It would be wise to take heed to what Stephen Hawking says. Not only is he widely regarded as the smartest man on the planet, but he also has the affluence to back up his work despite suffering from amyotrophic lateral sclerosis (ALS).
Needless to say the man has the intellect and the wisdom to overcome the odds thrown his way.
Stephen Hawking has been at the forefront of dealing with critical scientific research for years. He’s been focusing on studies that tackle climate change, and understands that there are more challenges out there, such as food shortages, overpopulation, and epidemic diseases.
Apart from these, one other problem he believes we all need to tackle is obesity.
Fighting obesity is “no rocket science”
Stephen Hawking says that “humanity faces a major challenge and millions of lives are in danger” in a new advert for Swedish non-profit GEN-PEP.
While the British cosmologist and physicist believes the human race has no future if it doesn’t go to space, still, the real problem we need to solve first in within ourselves.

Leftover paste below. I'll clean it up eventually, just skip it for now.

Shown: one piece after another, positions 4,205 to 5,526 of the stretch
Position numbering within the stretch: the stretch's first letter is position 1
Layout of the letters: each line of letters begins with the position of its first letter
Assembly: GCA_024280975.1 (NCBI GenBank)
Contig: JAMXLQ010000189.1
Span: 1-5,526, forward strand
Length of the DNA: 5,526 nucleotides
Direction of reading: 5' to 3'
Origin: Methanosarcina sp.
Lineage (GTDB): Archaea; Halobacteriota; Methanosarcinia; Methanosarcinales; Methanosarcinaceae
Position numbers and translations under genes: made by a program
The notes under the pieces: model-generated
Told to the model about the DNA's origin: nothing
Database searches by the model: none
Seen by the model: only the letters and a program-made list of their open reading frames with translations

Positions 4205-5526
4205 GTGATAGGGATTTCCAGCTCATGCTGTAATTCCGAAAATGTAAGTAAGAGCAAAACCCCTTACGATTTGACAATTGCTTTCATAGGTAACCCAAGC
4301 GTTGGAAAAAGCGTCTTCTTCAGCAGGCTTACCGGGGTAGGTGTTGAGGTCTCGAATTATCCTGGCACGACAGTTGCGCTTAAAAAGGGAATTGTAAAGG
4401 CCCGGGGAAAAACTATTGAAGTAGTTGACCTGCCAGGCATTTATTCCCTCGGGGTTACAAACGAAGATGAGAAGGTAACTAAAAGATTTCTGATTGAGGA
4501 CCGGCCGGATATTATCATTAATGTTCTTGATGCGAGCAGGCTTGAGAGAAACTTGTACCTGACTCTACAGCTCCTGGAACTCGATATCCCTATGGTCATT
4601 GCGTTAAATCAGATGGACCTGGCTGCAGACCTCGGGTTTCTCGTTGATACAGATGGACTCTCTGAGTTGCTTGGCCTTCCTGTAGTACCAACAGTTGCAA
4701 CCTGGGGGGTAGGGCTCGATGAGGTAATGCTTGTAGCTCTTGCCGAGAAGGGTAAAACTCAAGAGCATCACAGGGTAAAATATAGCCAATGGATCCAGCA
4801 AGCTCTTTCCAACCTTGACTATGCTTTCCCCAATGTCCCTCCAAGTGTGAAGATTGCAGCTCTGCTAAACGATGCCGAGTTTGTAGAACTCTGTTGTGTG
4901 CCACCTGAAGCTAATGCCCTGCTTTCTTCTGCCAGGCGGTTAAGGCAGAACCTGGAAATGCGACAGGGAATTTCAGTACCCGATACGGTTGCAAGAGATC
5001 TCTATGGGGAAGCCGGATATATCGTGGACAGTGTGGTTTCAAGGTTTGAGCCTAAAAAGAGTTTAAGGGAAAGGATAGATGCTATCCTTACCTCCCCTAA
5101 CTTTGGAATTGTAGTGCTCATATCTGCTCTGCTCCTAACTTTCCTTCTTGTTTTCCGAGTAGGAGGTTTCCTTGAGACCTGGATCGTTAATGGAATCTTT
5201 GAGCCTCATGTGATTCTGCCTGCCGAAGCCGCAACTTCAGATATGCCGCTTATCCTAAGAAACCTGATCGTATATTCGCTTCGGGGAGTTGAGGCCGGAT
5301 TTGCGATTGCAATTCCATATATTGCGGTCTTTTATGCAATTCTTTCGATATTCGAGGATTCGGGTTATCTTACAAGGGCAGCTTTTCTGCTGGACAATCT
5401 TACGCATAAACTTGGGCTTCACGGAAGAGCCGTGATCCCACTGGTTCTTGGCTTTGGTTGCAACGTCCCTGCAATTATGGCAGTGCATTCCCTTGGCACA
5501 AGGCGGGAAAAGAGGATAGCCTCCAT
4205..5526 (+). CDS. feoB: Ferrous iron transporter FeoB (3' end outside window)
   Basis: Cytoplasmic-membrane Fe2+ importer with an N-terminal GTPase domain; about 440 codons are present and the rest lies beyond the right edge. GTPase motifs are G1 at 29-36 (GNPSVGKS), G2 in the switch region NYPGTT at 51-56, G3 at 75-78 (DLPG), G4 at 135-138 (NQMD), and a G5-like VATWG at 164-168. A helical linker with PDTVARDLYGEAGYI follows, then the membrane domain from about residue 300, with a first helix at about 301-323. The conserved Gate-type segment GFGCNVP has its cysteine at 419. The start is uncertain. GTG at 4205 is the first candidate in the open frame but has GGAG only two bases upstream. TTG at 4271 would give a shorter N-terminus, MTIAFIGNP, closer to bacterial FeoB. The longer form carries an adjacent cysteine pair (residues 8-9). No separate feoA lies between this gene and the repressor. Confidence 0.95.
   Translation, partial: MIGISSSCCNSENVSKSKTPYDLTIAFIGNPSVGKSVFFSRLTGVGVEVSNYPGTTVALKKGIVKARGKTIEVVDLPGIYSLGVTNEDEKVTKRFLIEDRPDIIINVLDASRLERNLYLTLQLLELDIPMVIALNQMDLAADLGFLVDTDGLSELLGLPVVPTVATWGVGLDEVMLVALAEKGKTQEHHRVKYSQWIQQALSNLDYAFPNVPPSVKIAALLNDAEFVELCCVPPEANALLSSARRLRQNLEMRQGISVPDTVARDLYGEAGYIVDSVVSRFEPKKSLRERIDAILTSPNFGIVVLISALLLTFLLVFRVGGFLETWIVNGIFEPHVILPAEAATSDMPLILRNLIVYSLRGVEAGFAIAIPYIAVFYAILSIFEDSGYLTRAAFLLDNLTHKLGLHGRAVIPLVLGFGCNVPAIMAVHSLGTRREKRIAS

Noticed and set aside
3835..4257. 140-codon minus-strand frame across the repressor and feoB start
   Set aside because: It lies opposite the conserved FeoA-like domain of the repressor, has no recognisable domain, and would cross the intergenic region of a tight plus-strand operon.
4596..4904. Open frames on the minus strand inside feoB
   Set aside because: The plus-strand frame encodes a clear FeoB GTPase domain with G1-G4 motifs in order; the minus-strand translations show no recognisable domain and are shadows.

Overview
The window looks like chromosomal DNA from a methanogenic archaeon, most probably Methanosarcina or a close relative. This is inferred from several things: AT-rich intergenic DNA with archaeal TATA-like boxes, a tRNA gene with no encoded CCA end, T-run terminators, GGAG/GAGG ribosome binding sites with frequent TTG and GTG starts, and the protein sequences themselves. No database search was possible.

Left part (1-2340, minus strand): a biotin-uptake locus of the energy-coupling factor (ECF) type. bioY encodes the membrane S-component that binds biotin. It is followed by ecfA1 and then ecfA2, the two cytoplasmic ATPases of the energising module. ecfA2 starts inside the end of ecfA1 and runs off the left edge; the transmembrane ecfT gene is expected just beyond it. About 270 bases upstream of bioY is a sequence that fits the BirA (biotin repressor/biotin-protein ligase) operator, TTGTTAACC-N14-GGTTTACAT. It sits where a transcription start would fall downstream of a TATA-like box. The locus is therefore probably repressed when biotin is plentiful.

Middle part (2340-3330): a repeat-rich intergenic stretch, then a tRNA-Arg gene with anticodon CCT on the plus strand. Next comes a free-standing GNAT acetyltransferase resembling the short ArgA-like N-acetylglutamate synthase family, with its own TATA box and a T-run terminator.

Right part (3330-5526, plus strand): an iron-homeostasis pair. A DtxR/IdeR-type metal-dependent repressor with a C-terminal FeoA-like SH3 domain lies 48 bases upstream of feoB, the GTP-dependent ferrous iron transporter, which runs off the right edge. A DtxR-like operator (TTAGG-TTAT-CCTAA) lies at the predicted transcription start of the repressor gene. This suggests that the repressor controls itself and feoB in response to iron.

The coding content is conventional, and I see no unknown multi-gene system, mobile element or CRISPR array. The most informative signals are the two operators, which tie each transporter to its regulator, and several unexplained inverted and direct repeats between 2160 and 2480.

It’s about the lifestyle we choose, and how it is now affecting us.
“Today too many people die from complications related to overweight and obesity,” Hawking says in the ad according to Business Insider. “We eat too much and move too little.”
Stephen Hawking delivers his speech at the end of the ad with three direct messages: “Physical inactivity is now the world’s fourth leading cause of death,” “Required physical activity per day: Adults 30 minutes,” and “Required physical activity per day: Children 60 minutes.”
The solution to one of the most serious health problems of the 21st century is no rocket science. But yet we as a whole continue to fail at it. How can we expect to succeed over more complex challenges?
Perhaps it all goes down to our priorities. Maybe walking down the shoreline at mornings should be one of them. Or breaking away from our computer screens more often, to step off the virtual and into the real world.
Even Stephen Hawking, arguably the most intelligent of our species, doesn’t fully understand how we’ve become too sedentary.
Photo Courtesy: Lwp Kommunikáció/Flickr